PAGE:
Debunking blue balls.
Health

Debunking blue balls.

Published
Aug 26, 2021
Author
Eliza Dumais
The myth and the mayhem.

Of all the very real, diagnosable sexual maladies out there, it can often feel like the affliction we hear tossed around with maximal frequency is “blue balls.” Surely, someone has at least relayed a tale to you in which a human male makes the claim that he must reach climax because the very fact of being turned on has engorged his balls in such a way that causes unbearable, loathsome pain. Which is to say, not making him cum is an act of cruelty. 

But, here’s the question: Are blue balls even a real thing? 

Well...yes and no. The proper title for that which we’ve deemed “blue balls” is epididymal hypertensionand it does, indeed, refer to pain in the scrotum caused by prolonged sexual arousal without ejaculation. And often, in such cases, balls will swell or feel “full” and—you guessed it—turn an ever-so-slight shade of blue.

That said, it’s not exactly a life or death scenario. You see, when a man is aroused, blood vessels rush towards his testicles, ultimately leading to a good ‘ol fashioned hard-on. Maintaining that hard-on for a prolonged amount of time without release (read: orgasm)—and thus a decrease in arousal—can certainly cause discomfort. But typically, the condition does not manifest in overwhelming pain. It’s more like a mild unpleasantry. And if it does cause some kind of excruciating sensation, doctors recommend exploring other underlying symptoms that may be causing scrotum pain.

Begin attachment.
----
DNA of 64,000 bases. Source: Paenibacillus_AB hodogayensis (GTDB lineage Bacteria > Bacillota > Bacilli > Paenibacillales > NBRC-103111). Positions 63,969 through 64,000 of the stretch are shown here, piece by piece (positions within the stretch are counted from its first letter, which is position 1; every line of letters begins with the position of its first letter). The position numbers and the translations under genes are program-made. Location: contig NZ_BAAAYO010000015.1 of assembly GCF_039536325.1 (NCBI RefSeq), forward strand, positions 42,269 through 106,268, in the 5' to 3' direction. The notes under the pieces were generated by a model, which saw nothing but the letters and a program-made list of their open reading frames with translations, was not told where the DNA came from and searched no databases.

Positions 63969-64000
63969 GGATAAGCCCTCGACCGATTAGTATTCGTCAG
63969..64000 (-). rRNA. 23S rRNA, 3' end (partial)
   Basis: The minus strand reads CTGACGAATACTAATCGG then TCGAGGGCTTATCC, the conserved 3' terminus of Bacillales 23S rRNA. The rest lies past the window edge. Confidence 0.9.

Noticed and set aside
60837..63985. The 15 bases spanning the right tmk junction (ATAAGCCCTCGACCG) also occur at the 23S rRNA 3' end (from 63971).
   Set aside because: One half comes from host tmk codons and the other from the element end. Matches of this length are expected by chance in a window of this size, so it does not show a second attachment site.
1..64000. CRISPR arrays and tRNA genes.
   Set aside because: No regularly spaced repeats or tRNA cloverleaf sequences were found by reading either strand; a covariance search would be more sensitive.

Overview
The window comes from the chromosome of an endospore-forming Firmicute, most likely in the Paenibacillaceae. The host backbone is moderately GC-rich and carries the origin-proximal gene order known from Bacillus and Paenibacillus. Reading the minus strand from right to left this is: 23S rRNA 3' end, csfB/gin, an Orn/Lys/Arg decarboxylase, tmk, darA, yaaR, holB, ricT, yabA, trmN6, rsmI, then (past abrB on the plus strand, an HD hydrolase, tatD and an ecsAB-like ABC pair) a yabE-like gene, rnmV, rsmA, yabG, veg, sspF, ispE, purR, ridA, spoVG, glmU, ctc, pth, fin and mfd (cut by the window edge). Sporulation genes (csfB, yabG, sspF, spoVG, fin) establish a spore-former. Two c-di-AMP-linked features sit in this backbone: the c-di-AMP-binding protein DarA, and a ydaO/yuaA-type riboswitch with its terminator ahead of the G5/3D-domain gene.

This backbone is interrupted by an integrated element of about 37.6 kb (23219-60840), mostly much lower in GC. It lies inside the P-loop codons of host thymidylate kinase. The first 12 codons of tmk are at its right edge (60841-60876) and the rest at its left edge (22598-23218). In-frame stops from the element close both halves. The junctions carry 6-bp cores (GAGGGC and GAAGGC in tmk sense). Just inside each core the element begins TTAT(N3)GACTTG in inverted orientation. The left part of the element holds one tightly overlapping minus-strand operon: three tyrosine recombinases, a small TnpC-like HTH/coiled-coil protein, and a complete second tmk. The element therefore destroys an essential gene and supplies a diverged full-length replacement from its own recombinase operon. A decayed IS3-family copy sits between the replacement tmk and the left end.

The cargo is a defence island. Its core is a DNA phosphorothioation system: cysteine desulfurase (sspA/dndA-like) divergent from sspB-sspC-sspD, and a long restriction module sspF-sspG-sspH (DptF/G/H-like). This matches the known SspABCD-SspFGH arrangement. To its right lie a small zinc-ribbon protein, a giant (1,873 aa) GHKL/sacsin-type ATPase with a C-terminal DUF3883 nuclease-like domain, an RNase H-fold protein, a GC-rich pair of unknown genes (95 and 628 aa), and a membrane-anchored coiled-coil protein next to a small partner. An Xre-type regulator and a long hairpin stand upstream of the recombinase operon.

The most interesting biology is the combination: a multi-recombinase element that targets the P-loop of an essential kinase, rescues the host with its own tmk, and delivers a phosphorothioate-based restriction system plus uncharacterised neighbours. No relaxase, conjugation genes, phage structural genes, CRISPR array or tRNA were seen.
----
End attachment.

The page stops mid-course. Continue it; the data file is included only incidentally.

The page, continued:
More importantly, the only solution to said ball-engorgement is not merely hyperbolic, erotic orgasm. In fact, many doctors attest to the fact that blue balls will actually go away on their own. So no, they’re not a valid reason to demand follow-through on the ‘ol orgasm agenda. In fact, typically a cold shower, a nap, an Advil, or some quick masturbation will get the job done.
Debunking blue balls.

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